Tender Voice from Japan
Japanese printmaker has her first solo exhibition in Dhaka
and brings with her the subtlety esoteric to her people.
is art through which artists force themselves upon the world;
but if the same is done in an uncannily subtle way then it
is the Japanese who would have considered to be the champion
of that art. Tomoko Ogoshi, a Japanese artist who had a recent
show at the Zainul Gallery, Institute of Fine Arts, belongs
to this contingent. Her ethereal, relaxed and retina-pleasing
abstraction almost wants to negate the lived experience and
builds on things that do not refer to reality.
how far removed is she from what is real? To take the cue
from what the artist herself thinks of her influences, we
stumble into a collection of things. Tomoko, who is now an
assistant lecturer at the Joshibi University of Art and Design,
says her memory of having sojourned in San Francisco had an
influence in her art. The sunny city has certainly made her
paintings be splashed with light and colour. In her childhood
she travelled to Spain and China, the vast open regions of
these two countries are recalled in many of her works.
the media with which she feels her ideas are best expressed,
strive to bring a fluidity characteristic of water colour.
She starts with a sketch and then go on to apply all the successive
processes of 'lithograph' done with metal plates. It is the
medium that she manipulates to reach a subtle visual solution.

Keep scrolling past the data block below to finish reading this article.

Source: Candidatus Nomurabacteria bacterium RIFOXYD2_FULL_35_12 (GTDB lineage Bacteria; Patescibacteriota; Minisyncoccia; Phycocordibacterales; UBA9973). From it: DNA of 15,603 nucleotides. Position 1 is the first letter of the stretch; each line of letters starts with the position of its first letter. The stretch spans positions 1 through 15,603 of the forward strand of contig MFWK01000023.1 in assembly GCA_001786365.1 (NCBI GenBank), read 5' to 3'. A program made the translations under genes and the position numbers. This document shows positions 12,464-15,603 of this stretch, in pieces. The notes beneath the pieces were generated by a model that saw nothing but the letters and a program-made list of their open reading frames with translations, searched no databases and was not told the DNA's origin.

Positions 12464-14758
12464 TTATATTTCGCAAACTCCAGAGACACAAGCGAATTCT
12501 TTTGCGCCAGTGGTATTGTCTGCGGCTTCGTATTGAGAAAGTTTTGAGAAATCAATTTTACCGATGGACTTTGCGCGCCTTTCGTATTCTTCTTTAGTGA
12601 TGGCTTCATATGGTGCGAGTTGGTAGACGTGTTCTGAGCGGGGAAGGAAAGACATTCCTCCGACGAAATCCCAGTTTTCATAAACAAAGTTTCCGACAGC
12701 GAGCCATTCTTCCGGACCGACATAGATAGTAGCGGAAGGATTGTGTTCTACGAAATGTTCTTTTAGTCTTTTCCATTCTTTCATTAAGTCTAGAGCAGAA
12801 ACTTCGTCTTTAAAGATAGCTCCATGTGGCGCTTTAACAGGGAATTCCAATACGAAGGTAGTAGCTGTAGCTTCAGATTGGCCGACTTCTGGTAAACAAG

It is this subtlety that brings up the subjects of her source
which she delicately transforms.
a Cancer, lithograph.
of her works depict a cluster of spheres. But they hover in
between a still-life and depiction of celestial matter. With
splashes of colours, either on the middle of a piece, or strategically
placed on the bottom of her composition, Tomoko tries to match
the experience of looking at nature or natural phenomena.
Her colours and the harmony of compositions often bring to
mind the natural splendour that keeps changing according to
the seasons. In fact, it is the strong sense of reliving the
seasons that Tomoko's art induces in most viewers.
seasons are her springboard, then, spring and winter are the
dominant forces of all. The all-pervading calm that may seem
agreeable to most viewers, are essentially Japanese, and is
an element that is best suited to the society the artist lives
in. The austerity that governs the life of the Japanese people,
the grace they experience in living while all unsound emotions
are well contained, find their expressions in Tomoko's lithographic
prints. Her works invite touching, but it does not take long
for the viewers to realise that her images depict unreal objects.
About this dematerialisation the artist does not say much,
but she contends that what she brings into her work is the
feelings one has while a gentle breeze embraces one, something
that one can never really see but feels with the senses. This
is the kind of sense perception Tomoko believes her art thrives
show was arranged as part of the three GS Kabir sponsored
shows of Japanese artists. It was one of the two solo shows
brought in from Japan to let the Bangladashi viewers get a
glimpse of the Japanese art scene. The other show that Kabir
arranged was a group exhibition of a number of Japanese artists.
Kabir has been working like a mentor for many Bangladeshi
and Japanese artists, among them many had the chance to have
their first solo abroad for the first time through a kind
of exchange programme that Kabir himself initiated.
occasion he takes care of the logistics. Tomoko did not have
to do much towards in this show, as even the frames of the
pictures were readied beforehand. Tomoko had to bring her
prints with her when she came to have her first solo show
in Dhaka. Her print exhibition was held from August 9 to 14,
(R) thedailystar.net 2004